It was clear at once that things would not be the same again. Warwick made plain his brooding resentment and Edward felt that he could no longer trust him as a friend. This was no place for a man as the Kingmaker, and Warwick went off to France, taking the Duke of Clarence with him.

At the court of the French king, Warwick met the woman who had long been his bitterest enemy, Margaret, the Queen of Henry the Sixth. The French king, Louis the Eleventh, a skilful diplomat, decided that it was time that these hate-consumed rivals should become friends, and pool their talents to regain the English throne for Henry the Sixth.

At first, Margaret was appalled at the idea. “My heart,” she told Louis, “will bleed until the day of judgement with the wounds that he has inflicted.”

Indeed, it was a hard task for her to meet the smiling Kingmaker. These two had fought so many battles against each other and Warwick had grievously wronged the Queen. But in the end she relented for the sake of her son. Warwick promised to place him on the English throne and to cement the promise, gave the young prince his second daughter in marriage.

With admirable daring, Warwick now returned to England with a small army at his back and marched speedily upon London. Edward the Fourth, clearly not realising his danger, was in the north even while the Kingmaker was entering the capital. The few men whom Edward had left in London were soon persuaded to join in the popular cry of the fickle Londoners: “Long live King Henry!”

And Henry, that unhappy King, was released from the Tower, and dressed in a long, blue velvet gown, his hands twitching nervously, he was led on horseback into the city, where the turncoat populace greeted him with more shouts of acclaim.

Again the Kingmaker had triumphed, and Edward, his capital lost, was obliged to flee to Holland, leaving his dinner half-finished when he heard how successful the Kingmaker had been, and make for the nearest boat.

As Warwick suspected, Edward was not a man to accept such a humiliation for long. In fact, it took the deposed King just six months to gather an army and return to the realm he had so ignominiously fled. Within hours more he was treading that well worn invaders’ path to London and hearing yet again the Londoners’ cry of “Long live King Edward!”

In the capital, Edward found only King Henry the Sixth, and, taking Henry with him, he marched out with his 10,000 men towards St. Albans, where the Kingmaker was waiting for him with his army of 12,000. On the evening of Good Friday, 1471, the two armies met each other, and prepared that night to shatter the peace of Easter with the ultimate battle of the Wars of the Roses.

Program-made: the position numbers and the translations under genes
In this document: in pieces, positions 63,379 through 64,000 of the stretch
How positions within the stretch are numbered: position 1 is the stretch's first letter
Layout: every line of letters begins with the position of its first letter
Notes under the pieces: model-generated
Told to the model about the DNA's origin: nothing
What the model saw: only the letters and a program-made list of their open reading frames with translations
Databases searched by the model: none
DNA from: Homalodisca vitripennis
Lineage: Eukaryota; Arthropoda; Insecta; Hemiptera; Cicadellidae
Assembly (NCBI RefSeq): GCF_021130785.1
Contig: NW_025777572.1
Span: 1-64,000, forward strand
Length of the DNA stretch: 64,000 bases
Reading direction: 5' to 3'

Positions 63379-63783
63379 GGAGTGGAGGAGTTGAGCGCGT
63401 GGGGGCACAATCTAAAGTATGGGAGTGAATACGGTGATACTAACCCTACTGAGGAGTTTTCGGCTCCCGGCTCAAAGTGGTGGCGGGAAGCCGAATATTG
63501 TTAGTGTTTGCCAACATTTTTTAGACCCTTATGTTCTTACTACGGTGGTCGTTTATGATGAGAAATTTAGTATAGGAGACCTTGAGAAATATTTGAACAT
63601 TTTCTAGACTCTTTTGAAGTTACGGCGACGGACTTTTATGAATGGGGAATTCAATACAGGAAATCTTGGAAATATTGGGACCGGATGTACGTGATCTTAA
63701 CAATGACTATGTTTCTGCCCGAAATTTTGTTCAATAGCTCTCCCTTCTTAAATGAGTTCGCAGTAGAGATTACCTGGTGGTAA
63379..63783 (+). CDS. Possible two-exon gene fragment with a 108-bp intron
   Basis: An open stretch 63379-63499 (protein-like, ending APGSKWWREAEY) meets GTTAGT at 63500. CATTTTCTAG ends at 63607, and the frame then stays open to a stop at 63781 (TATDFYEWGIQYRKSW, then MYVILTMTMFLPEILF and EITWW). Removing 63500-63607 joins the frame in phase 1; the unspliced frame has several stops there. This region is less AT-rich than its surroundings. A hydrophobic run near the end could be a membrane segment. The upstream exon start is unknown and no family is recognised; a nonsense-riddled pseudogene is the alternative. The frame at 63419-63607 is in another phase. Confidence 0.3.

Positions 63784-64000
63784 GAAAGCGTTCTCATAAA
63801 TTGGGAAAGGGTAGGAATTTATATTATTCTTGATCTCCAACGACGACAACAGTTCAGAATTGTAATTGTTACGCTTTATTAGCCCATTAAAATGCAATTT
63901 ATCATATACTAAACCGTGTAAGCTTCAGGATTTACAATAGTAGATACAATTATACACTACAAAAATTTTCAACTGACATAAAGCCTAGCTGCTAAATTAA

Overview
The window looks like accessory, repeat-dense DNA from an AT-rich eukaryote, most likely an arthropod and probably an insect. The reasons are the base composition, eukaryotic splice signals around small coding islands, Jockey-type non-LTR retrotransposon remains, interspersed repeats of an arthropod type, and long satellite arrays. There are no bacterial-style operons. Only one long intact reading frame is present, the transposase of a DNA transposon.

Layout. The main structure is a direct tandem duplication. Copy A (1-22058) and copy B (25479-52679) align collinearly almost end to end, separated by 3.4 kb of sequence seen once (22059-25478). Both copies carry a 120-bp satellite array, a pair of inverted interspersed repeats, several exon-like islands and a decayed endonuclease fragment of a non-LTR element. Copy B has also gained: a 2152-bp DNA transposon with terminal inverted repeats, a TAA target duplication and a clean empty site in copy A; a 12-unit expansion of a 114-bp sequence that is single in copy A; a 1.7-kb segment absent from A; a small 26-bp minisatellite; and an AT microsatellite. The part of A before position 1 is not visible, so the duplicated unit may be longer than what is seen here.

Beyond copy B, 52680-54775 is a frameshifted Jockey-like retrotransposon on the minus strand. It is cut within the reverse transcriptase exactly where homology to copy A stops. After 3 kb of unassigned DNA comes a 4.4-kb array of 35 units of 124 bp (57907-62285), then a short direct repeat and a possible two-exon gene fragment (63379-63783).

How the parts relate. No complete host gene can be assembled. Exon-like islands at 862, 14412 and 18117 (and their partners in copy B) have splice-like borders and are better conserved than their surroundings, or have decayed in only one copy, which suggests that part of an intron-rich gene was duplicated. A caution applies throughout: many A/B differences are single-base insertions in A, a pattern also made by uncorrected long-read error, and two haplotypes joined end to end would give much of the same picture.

When morning dawned the countryside was wrapped in thick mist. Warwick relied at first on his cannon but, unable to see Edward’s army, his gunners got their sighting wrong and sent their missiles harmlessly over the enemy.

More havoc and confusion was caused by the mist when Edward ordered his army to attack, for the visibility was so poor that friend could not be told from foe. Arrows were shot like a snowstorm into enemies that none could see, and charges into the enemy ranks ended when it was discovered that the enemy was not there, but somewhere else.

For three hours in the slowly rising mist, axes and swords glinted as the field at Barnet was churned to blood soaked mud. Then the Kingmaker’s men began to fall back. The retreat turned into a panic and the Kingmaker, heavy with armour, found himself being borne along by the great tide of terrified soldiers.

Gasping for breath, he staggered at last out of the melee into a clump of bushes. There some of Edward’s men jumped on him; one opened his visor while another brutally thrust his sword into the gap.

Edward marched back to London in triumph, to be greeted by the shouts of the people and the merry peal of the bells. The body of the dead Kingmaker was brought to London and for three days it was left to lie naked in St. Paul’s, so that everyone might know the great Kingmaker was dead.

The following Friday, Edward the Fourth marched out of London to fight another battle against Queen Margaret, who had reached England only to hear of the defeat and death of Warwick. Her troops were routed, her son was killed and she was taken prisoner. Edward the Fourth was now King indeed.

Again he rode back to London in triumph, and the day after he reached the city another dead body was shown to the people in St. Paul’s – the body of the old king, Henry the Sixth.

Grief, it was said, had killed him, but few believed that he had died a natural death. In those days of bloodshed and cruelty, even the harmless Henry had not been allowed to escape the mass murder that attended the frenzied greed for power.